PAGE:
In 1990, fearing that Arkansas's departure for the SEC would spur the Long-horns and the Aggies to follow suit, the legislature's state affairs committee considered calling a special hearing on Texas football. At the time, Speaker of the House Gib Lewis, a TCU alumnus, said, "If they want to leave the Southwest Conference, we can cut their funds with one vote. One simple vote."
Lieutenant Governor Bob Bullock, a Texas Tech graduate, added, "Those who consider moving ought to take a course called Common Sense 101. They'd be making a big mistake with the decision-makers of Texas."
Sentiments have not changed. State Senator David Sibley of Waco, a Baylor grad (as is Governor Richards), says, "If A&M and Texas want to leave the SWC, the next time they want to talk about appropriations for new physics professors, they'd have to come through me."
Texas athletic director DeLoss Dodds says only that the long-range future of college football is the superconference—perhaps 40 of the biggest, wealthiest schools forming a handful of alliances, with the rest dropping down or dropping the sport. "The world is going to dictate where Texas goes," he says. "The marketplace will dictate it."
Indeed, the Southwest Conference's council of presidents believes that the Big Ten and the Pac-10 will follow the SEC in expanding to 12 teams, and a growing sense of urgency about losing Texas and Texas A&M prompted the presidents to vote last Thursday to approach the Big Eight, which is worried about losing Colorado to the Pac-10, about a merger. The lure of such an alliance is the money that would be earned from a playoff game between the champions of the two divisions of a conference—the members of the SEC will divvy up $6 million from the league's first playoff, on Dec. 5 in Birmingham—and from TV-rights fees. After all, 16% of the TV sets in the country are located in the Big Eight and Southwest Conference regions.
An association with the marquee schools of the Big Light—Nebraska. Oklahoma and Colorado—would add luster to the Southwest Conference, and the Big Eight would enjoy the profits and the exposure generated in the big Dallas and Houston TV markets. Above all, a strong alliance could survive if some of its members decided to drop football, de-emphasize it or move to another league.
If the Southwest Conference does unravel, it will most likely do so from the bottom. At Rice the debate over whether the university can afford to continue playing Division I-A football was a factor in the abrupt resignation last month of president George Rupp. Rupp was said to have grown weary of trying to mediate the endless tug-of-war between a board of trustees wedded to big-time football and a faculty that recently voted to toughen academic standards for the school's athletes, even if that meant having to drop out of the Southwest Conference.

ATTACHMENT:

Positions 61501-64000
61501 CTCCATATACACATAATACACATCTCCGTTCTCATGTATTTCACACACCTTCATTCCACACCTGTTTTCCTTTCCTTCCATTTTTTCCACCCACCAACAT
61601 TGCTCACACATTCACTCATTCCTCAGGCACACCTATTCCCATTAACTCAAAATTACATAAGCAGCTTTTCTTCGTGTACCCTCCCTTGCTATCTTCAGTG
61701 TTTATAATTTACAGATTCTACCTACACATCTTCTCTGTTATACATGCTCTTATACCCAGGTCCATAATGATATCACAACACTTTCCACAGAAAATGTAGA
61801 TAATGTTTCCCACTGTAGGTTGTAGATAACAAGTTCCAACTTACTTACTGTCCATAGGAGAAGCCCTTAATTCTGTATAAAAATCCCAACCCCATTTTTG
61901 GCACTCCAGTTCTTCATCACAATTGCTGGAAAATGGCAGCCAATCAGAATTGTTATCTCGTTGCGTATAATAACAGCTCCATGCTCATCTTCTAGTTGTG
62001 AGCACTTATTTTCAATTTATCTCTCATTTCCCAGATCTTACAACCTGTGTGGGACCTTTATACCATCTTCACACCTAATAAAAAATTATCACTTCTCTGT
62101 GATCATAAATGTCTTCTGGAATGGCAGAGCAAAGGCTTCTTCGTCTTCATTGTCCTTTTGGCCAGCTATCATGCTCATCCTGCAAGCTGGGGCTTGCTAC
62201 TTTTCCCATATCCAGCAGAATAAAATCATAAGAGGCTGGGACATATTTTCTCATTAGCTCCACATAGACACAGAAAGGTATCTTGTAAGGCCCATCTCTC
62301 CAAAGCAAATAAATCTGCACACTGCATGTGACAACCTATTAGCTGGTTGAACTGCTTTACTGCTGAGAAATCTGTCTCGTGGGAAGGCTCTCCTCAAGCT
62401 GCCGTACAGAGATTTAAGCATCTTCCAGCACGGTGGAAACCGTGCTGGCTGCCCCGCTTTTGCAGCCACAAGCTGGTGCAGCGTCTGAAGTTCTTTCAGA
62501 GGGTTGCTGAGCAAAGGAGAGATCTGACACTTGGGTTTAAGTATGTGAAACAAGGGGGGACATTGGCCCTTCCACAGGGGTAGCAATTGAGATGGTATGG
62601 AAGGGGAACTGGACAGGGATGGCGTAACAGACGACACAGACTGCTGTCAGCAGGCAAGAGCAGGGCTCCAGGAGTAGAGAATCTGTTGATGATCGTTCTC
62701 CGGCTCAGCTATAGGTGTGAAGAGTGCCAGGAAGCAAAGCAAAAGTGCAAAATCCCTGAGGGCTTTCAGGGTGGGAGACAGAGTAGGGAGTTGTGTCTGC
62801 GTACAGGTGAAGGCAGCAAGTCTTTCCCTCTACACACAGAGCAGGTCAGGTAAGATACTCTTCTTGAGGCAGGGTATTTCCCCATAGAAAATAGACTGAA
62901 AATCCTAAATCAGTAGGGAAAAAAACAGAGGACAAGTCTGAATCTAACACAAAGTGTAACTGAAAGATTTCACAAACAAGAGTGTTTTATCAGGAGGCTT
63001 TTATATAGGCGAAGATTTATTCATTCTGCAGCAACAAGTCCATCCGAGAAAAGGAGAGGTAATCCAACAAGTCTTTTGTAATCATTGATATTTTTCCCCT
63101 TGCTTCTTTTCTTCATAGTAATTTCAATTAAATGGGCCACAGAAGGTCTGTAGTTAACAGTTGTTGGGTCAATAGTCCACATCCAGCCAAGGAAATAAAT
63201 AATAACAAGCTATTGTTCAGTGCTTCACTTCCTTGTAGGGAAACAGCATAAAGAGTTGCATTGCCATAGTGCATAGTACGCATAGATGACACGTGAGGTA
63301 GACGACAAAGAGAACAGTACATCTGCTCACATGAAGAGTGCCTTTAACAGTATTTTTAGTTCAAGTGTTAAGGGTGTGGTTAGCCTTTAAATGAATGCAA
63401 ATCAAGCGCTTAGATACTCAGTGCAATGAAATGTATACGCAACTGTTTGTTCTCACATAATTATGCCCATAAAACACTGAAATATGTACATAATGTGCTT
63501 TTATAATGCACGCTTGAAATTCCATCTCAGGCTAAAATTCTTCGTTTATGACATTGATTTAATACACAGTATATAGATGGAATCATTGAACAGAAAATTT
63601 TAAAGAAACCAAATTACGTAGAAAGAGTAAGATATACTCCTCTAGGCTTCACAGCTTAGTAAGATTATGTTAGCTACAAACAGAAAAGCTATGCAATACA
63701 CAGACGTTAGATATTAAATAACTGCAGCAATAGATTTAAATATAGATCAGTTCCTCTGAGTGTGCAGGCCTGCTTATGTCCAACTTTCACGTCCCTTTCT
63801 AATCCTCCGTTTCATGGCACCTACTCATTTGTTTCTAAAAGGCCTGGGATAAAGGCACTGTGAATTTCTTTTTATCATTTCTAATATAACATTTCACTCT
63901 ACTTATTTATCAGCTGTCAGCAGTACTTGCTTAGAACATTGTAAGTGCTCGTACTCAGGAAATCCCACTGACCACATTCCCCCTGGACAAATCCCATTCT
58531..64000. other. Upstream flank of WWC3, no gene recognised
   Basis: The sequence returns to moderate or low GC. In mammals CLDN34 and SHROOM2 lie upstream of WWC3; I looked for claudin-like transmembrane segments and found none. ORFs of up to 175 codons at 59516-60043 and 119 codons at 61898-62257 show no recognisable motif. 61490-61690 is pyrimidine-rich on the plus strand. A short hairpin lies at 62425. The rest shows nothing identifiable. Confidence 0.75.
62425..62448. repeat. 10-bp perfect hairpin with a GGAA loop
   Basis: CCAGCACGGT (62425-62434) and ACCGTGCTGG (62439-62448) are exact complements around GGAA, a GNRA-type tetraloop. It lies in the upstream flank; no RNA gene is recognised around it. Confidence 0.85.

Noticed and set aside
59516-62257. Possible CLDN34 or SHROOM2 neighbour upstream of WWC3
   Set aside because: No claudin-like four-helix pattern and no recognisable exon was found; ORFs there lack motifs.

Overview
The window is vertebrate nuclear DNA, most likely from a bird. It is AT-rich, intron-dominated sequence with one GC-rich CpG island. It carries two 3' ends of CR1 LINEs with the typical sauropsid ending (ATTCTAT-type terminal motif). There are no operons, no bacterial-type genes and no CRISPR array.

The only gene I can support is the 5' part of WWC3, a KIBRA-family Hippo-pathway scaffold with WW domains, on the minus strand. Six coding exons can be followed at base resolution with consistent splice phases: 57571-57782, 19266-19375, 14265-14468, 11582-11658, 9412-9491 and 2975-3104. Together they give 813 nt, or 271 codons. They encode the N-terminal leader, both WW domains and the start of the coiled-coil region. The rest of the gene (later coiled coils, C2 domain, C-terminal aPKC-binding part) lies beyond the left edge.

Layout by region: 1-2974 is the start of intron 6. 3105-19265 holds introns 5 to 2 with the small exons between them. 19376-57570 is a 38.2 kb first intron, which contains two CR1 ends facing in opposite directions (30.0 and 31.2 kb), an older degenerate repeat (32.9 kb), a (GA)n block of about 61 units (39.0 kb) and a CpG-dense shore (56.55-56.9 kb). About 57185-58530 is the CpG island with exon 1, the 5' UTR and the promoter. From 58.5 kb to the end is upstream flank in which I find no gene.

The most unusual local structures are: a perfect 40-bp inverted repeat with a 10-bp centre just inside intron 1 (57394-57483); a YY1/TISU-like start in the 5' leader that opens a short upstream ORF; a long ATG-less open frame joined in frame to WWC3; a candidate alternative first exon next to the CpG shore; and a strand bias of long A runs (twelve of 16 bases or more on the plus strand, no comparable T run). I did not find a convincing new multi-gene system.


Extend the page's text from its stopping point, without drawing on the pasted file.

In 1987 SMU brought in a new president, Kenneth Pye, from Duke, to try to restore credibility to the school after the scandals. Now he, too, is under intense pressure from football-feverish alumni for raising academic standards and commissioning a task force to study a projected $4.9 million athletic-department deficit. The task force's report, which is due next month, will most likely determine whether SMU stays in Division I-A, drops down to Division II or even III, or gives up football. The battle lines have been drawn. "We are not Harvard," declares Craig James, now a commentator with ESPN. "Let's get off this high throne, and all the academics can go work at Harvard."
When Erwin died in 1980, his funeral was held in a campus arena in Austin that now bears his name. As the pallbearers carried in his coffin, all 2,000 mourners rose, singing The Eyes of Texas. No one since has had the kind of power that Erwin wielded.
Akers, Erwin's handpicked coach, had two 11-1 seasons, in 1977 and '83, and a Heisman Trophy winner in Earl Campbell in '77, but he never won hearts, which remained firmly in Royal's possession. In '86, when Akers presided over Texas's first losing season since '56, there was no one to save him. He was fired, then replaced by a favorite son of Royal's, David McWilliams, a defensive tackle on the 1963 national-championship team who wore jeans and boots and said ma'am.